As altitude increases, the Plasma Television needs to work harder in order to compensate for the difference in external air pressure. As a result, the set will generate more heat and its cooling fans (if it has them) will work harder. This may cause the consumer to hear a "buzzing sound". In addition, the previously mentioned 30,000 to 60,000 hour half-life (depending on brand/model) of the Plasma screen will be reduced somewhat.
For most consumers this is not an issue, however there are considerations if you live in an area over 4,000 feet above sea level. If you do live in a area over 4,000 ft check with your retailer to see whether there might be an issue. Some Plasma TVs are robust enough to work well at altitudes of up to 5000 feet or more (in fact, there high altitude versions of some plasma TVs that can hold up as high as 8,000 ft).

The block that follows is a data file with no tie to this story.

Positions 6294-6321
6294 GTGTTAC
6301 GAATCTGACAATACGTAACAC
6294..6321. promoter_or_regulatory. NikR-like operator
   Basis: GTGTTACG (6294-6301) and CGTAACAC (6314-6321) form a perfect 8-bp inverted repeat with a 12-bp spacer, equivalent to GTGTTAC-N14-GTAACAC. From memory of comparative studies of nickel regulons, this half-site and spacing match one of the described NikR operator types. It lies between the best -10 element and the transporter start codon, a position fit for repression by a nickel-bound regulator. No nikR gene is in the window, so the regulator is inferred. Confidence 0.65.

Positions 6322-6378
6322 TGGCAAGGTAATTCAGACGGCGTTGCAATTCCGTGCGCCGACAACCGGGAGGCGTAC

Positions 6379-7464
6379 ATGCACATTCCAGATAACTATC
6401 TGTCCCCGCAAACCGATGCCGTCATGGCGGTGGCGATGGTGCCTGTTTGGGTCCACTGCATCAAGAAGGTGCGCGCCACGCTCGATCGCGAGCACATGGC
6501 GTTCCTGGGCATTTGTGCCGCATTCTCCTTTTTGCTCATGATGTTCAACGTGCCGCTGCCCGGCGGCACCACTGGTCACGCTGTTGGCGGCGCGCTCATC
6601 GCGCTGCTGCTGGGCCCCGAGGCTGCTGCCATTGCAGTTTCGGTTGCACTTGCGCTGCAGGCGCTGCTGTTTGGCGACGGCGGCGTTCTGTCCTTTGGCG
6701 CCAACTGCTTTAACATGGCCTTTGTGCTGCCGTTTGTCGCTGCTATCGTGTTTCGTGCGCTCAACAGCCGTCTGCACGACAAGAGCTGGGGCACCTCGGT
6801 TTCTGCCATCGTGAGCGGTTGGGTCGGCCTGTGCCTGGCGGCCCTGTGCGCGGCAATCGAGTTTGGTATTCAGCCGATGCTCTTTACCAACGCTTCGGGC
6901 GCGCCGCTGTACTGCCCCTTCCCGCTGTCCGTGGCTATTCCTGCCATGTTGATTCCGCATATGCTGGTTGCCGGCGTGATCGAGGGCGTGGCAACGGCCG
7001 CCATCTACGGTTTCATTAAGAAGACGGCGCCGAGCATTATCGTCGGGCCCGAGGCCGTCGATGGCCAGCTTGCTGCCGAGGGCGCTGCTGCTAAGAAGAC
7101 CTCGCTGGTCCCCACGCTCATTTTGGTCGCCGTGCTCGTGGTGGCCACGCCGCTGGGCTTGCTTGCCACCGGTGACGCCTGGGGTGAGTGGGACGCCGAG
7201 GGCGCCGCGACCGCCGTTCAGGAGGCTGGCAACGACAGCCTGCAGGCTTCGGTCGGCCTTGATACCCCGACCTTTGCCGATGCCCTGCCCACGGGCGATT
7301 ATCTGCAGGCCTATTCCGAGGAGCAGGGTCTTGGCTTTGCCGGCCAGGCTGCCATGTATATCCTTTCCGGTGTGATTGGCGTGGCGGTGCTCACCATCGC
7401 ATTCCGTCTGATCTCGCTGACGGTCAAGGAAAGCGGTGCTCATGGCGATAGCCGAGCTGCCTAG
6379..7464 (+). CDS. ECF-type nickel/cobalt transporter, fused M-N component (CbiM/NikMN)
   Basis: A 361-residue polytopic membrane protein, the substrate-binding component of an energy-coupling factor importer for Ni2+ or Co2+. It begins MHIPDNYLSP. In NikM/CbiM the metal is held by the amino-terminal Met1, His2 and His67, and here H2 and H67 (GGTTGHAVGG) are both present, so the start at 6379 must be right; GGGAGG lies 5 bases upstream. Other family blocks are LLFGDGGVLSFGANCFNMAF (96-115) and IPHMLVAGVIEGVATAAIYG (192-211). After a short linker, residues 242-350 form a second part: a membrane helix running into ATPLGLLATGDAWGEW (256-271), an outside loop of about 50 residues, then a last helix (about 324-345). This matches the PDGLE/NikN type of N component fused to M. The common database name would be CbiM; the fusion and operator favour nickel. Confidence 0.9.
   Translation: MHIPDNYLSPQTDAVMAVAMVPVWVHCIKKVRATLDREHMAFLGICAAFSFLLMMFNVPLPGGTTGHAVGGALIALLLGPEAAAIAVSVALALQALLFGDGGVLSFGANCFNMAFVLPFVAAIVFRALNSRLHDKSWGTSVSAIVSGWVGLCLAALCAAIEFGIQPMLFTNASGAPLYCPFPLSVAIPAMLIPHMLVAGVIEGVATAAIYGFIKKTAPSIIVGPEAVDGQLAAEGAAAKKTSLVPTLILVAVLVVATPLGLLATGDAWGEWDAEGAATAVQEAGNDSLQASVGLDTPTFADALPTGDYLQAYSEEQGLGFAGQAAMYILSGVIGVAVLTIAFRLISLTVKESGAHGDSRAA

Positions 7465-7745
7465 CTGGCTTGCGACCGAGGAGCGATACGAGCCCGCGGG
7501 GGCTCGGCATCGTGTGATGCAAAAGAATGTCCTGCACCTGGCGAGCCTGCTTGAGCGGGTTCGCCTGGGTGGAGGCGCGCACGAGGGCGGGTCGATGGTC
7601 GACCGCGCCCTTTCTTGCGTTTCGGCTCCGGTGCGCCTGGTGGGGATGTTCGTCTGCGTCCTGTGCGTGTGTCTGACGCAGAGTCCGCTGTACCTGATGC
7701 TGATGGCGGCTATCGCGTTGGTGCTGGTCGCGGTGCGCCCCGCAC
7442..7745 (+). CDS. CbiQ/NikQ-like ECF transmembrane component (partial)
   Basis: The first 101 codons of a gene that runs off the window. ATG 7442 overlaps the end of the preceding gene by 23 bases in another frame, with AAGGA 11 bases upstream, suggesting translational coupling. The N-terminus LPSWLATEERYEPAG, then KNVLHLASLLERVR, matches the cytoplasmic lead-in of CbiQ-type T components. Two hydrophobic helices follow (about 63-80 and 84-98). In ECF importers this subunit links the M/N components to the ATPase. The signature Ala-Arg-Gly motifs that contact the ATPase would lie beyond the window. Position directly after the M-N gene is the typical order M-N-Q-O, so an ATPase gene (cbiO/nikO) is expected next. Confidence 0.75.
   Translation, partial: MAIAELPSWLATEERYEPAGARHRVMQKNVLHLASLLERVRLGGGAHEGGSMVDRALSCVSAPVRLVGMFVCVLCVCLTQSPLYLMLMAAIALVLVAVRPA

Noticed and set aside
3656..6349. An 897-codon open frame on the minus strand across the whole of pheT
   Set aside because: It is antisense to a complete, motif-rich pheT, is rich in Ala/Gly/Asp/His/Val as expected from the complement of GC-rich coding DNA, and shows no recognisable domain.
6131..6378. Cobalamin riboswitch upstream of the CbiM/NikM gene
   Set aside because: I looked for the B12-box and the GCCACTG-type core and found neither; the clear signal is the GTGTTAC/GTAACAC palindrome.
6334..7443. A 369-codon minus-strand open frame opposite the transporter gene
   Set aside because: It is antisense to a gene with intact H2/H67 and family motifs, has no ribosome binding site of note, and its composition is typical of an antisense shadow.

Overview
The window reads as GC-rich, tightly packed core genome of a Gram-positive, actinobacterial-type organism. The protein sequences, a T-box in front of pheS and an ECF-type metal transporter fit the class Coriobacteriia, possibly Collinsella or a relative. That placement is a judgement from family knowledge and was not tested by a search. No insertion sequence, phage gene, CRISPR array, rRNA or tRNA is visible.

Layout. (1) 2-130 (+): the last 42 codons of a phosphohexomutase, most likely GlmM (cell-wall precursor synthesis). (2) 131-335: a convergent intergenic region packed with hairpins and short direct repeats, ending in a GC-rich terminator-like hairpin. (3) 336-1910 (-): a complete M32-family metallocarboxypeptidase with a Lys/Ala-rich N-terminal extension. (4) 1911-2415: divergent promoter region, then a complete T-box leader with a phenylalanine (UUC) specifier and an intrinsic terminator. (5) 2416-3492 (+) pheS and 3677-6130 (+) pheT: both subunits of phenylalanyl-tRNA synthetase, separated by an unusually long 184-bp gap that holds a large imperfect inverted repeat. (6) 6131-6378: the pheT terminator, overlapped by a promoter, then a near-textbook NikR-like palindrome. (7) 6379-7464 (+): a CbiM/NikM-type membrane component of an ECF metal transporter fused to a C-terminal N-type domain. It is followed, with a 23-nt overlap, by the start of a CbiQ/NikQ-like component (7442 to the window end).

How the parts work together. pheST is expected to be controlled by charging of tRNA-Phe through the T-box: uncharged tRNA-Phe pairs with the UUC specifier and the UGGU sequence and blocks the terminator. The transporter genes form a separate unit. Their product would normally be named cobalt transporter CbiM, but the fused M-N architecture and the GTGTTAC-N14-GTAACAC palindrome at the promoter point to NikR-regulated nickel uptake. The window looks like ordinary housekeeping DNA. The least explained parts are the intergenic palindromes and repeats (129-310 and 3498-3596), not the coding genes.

One way to check this out, if you live in a high altitude area, is to check out Plasma TVs at your local dealer. While you are there, put your hand on the unit and compare the warmth from the extra heat generation and listen for the tell-tale buzzing sound. If it turns out that a Plasma Television is not acceptable in your geographical area, you might consider an LCD flat panel or a thin DLP projection set instead. On the positive side of this issue, Plasma TVs specifically calibrated for higher altitude use are now more common.